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Czech study: Alcohol abuse cuts length of life by over 20 years

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Klecany, Central Bohemia, Sept 8 (CTK) – Excessive use of alcohol cuts the life expectancy by more than 20 years, a recent study by the National Institute of Mental Health (NUDZ) has found, NUDZ spokesman Jan Cervenka told CTK.

The extensive study was conducted by researcher Blanka Nechanska, who compared the data of people hospitalised on account of alcohol use from 1994 to 2013 with the data on the deaths in this period.

“Out of 90,375 people hospitalised due to problems with alcohol use, 25,000 patients died, of which 83 percent were economically active, with an 80-percent prevalence of males,” Nechanska said.

The people in the study’s sample lived 50.8 years on average, without a significant difference revealed between men and women.

The study concluded that the most frequent causes of death were alcoholic liver disease and some groups of diagnoses concerning external causes of illnesses and death, such as the ischemic heart disease, accidents and intentional self-inflicted injuries.

“Taking into account the number of potentially wasted years of life as compared to the average lifespan, it adds up to 534,000 years lost,” Nechanska said.

The September 9 is the international Fetal Alcohol Spectrum Disorders (FASD) Awareness Day. FASD, along with the Fetal Alcohol Syndrome (FAS), are the two most frequent causes of impairments of the fetus due to alcohol consumption by mothers during pregnancy, leading to numerous abnormalities in the fetus.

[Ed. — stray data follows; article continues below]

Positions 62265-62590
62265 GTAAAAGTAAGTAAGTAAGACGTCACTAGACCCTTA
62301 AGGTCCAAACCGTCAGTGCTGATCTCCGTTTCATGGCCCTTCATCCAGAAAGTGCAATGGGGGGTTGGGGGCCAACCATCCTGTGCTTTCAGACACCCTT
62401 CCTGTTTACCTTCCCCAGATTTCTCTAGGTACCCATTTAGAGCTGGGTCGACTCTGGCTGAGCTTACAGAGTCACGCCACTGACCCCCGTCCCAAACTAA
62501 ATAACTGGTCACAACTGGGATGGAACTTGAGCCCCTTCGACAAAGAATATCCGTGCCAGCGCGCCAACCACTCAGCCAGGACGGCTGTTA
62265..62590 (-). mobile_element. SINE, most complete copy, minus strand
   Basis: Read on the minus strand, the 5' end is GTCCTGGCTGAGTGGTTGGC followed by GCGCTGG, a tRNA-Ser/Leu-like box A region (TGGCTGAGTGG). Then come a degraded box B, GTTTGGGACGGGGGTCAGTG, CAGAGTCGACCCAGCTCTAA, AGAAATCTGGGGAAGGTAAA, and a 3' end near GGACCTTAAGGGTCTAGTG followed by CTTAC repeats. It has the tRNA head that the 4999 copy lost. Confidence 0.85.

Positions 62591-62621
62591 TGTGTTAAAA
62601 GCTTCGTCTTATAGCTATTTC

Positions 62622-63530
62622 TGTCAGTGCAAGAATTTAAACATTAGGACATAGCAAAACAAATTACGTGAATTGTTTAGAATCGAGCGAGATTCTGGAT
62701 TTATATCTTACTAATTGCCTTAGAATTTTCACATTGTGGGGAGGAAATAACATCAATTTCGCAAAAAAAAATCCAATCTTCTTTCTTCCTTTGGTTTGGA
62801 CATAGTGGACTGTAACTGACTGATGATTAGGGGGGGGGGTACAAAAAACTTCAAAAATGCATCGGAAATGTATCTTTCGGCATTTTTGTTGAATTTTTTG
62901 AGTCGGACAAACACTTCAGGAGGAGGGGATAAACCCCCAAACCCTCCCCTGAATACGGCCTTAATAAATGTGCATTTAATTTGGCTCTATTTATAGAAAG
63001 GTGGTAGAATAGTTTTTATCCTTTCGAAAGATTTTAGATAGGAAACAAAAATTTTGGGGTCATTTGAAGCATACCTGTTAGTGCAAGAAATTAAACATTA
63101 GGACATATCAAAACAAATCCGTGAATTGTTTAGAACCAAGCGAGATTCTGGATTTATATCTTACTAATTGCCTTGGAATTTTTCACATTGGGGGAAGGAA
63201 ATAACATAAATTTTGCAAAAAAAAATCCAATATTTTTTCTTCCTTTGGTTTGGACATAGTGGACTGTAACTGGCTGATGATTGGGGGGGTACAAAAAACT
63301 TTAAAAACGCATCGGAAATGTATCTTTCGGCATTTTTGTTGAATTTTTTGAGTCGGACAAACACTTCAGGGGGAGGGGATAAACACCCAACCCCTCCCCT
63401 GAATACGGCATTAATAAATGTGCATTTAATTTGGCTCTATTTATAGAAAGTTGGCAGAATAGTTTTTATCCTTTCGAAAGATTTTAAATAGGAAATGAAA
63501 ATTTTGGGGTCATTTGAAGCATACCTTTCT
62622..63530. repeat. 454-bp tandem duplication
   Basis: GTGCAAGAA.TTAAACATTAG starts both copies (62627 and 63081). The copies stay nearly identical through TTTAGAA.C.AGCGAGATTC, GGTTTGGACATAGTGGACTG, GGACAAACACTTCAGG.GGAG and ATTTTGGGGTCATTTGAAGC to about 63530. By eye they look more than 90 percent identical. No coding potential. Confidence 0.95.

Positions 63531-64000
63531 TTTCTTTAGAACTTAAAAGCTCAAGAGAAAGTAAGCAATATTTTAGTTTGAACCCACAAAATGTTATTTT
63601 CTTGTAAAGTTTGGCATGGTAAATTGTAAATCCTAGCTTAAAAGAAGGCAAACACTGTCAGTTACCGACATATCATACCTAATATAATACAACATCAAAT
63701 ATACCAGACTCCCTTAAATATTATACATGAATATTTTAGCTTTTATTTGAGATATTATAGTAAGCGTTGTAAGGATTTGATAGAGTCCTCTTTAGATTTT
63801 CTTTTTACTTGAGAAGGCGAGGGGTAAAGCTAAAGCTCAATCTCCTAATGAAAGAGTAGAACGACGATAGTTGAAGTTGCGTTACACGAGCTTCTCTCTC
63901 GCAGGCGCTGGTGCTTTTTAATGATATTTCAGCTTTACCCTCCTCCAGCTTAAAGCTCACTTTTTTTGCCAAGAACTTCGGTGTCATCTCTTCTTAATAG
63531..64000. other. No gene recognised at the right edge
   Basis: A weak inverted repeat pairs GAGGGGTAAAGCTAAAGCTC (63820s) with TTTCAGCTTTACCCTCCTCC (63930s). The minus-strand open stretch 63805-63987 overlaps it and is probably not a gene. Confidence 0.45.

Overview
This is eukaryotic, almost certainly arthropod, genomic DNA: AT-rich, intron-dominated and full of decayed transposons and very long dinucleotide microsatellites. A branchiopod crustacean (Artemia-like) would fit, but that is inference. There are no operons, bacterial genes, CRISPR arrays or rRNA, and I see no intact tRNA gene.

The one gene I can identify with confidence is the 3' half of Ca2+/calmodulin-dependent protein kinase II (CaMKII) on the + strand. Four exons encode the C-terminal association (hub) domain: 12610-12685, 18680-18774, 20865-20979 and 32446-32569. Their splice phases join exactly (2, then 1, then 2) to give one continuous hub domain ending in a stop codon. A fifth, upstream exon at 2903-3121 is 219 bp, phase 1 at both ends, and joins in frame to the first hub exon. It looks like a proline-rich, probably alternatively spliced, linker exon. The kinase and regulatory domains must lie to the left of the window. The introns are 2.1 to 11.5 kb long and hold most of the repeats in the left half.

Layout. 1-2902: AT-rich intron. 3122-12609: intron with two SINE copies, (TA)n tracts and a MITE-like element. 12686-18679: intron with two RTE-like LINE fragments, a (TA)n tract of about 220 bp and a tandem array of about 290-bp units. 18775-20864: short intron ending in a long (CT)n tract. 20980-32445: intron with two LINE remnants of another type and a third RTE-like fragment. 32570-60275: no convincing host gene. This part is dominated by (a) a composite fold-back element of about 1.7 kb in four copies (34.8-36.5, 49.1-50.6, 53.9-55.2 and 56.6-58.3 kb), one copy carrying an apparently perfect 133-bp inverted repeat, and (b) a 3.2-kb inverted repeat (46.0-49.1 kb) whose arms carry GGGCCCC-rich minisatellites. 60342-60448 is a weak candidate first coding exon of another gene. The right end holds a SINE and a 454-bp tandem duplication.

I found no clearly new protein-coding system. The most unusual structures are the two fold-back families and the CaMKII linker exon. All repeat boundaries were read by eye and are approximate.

Some of these impairments are visible immediately after birth, while others show later in the course of childhood.

“Facial abnormalities and dysmorphic features, small head circumference, lower weight and length at birth, deteriorated motor coordination, hyperactivity and attention disorders, cognitive functions’ disorders and lower intelligence or sight and hearing malfunctions are those most frequently cited,” Ladislav Csemy of NUDZ said.

Csemy said approximately 80 newborns in the Czech Republic are annually affected with FAS, with ten times more children being affected by FADS.

While preventative programmes have worked well abroad, so far there has not been a coherent preventative plan in the Czech Republic. In Europe, 2.7 times more children affected by FAS are born as compared to the rest of the world due to the fact that up to one fifth of European women drink alcohol during pregnancy.

Csemy said the institute’s new application named “I care about its health” is to become available for free at by September 9. The application is to allow its users to test the risk rate of their behaviour and provide them with information about FAS, he added.

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